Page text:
Nordic Lights exhibit heats up Toronto winter

If you’re tired of staying cooped up indoors after the sun goes down, head on over to Harbourfront Centre for Nordic Lights. The exhibition of light installations from Canada and Nordic countries is sure to dispel your mid-winter gloom. But you’ve only got another week to take everything in. The exhibit closes Monday (February 21).

The six pieces are located around 235 Queens Quay West, between the concert stage and Canada Square. And they’re completely free to enjoy. Just make sure you get there between the hours of 5 and 10 pm. Before and after that, they’re turned off.

The most fun pieces are the interactive ones, like Quebec art studio Iregular’s CONTROL NO CONTROL, a big LED cube that reacts to everyone, and thing, that touches it. It’s more entertaining than the latest Matrix movie.

Photo by Nick Lachance
Photo by Nick Lachance

Swedish artist Alexander Lervik’s Sense Light Swing wasn’t ready during the exhibit’s launch here in late January and for the week after. But the technical problems have been worked out, and now you can hop on a swing (made of transparent acrylic) and take a ride, creating your own LED-generated light show as you do so.

It’s hard to miss Swedish artist Aleksandra Stratimirovic’s Great Minds installation. The piece, visible from Queens Quay, suggests two massive brains engaged in a sort of dialogue – or brainstorm?

Photo by Nick Lachance

Two Nordic Lights pieces are projected onto the eastern wall of The Power Plant building. Equinox, by Norwegian artist Anastasia Isachsen, combines elements of dance, jazz (there are speakers behind you) and graphics to comment on the nature of light and dark. Finnish artist Outi Pieski’s Gorži, meanwhile, makes it seem like waterfalls are cascading from the windows of The Power Plant. It’s truly surreal and oddly calming.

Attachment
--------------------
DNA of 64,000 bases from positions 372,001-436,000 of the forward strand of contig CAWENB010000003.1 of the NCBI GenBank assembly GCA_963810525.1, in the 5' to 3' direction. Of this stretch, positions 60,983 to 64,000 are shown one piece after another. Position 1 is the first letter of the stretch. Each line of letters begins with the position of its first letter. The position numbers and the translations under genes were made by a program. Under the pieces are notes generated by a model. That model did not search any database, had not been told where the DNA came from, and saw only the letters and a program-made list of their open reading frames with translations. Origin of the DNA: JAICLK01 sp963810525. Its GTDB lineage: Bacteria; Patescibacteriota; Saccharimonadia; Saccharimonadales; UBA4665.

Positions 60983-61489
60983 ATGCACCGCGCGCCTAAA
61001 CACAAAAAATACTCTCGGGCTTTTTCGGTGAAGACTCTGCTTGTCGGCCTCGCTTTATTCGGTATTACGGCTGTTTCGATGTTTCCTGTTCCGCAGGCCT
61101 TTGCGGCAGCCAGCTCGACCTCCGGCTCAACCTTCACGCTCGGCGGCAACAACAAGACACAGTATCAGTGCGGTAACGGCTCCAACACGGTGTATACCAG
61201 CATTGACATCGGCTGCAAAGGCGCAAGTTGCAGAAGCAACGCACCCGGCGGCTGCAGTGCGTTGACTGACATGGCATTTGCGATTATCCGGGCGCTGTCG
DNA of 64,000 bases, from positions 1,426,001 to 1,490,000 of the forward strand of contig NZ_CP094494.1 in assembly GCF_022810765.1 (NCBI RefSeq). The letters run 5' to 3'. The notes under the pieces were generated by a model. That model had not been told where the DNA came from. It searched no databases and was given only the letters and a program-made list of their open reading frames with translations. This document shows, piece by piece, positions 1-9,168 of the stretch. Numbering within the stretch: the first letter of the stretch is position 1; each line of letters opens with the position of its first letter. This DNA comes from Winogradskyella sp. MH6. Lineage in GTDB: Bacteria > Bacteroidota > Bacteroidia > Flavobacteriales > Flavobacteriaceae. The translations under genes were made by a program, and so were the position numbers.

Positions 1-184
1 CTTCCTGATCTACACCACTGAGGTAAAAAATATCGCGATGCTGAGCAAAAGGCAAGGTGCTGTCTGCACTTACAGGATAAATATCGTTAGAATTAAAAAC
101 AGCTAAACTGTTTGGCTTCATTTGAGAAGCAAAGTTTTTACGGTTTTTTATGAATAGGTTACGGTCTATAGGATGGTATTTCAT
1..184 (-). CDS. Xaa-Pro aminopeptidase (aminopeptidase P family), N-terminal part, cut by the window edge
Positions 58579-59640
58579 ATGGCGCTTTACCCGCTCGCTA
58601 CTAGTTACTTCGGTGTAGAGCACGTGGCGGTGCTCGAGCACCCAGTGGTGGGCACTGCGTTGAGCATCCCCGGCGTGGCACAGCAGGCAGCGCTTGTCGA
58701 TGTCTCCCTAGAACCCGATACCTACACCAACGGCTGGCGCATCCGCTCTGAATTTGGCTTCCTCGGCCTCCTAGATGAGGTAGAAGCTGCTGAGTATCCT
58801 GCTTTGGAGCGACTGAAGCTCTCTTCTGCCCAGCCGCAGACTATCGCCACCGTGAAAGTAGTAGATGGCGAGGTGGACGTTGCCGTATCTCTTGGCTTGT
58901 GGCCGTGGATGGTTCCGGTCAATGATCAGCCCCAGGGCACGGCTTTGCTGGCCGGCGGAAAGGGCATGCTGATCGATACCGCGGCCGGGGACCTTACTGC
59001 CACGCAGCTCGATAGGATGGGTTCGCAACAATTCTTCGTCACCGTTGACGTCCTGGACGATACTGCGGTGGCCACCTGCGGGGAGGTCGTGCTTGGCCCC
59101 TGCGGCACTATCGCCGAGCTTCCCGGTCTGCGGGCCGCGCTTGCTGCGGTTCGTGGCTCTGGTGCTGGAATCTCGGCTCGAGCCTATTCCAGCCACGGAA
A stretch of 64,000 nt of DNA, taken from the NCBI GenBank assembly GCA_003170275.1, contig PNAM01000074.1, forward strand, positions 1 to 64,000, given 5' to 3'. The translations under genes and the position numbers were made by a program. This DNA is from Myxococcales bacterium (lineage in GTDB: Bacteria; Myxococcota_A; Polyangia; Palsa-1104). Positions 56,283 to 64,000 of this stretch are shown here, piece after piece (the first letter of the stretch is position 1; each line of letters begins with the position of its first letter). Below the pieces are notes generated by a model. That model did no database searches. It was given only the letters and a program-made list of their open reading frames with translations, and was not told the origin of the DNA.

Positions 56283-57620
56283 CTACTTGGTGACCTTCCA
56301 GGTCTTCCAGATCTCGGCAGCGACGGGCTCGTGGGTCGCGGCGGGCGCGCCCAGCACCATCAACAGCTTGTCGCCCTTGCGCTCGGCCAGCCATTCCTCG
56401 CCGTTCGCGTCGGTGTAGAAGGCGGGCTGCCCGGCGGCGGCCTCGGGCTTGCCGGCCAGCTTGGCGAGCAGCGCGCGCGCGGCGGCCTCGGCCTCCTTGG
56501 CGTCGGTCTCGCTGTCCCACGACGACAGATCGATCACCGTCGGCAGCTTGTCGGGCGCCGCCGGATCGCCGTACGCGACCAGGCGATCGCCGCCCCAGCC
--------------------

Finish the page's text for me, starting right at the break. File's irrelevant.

The most Instagram-friendly installation, however, is Pressure, by Denmark artists Hans E. Madsen and Frederik D. Hougs. It features a series of snake-like tubes hanging from supports, almost like vines in a garden. Light courses through the tubes, creating a playful doodle-like effect.

Photo by Nick Lachance
Photo by Nick Lachance

You can take in the entire exhibit in about 10 or 15 minutes. It’s free, perfect for families and feels completely safe. On the night I went, several security guards were standing around, keeping an eye on things.

So light up your life this winter. The plug gets pulled on February 21.

Nordic Lights continues until February 21. See more info here.


Stay In The Know with Now Toronto

Be the first to know about new and exclusive content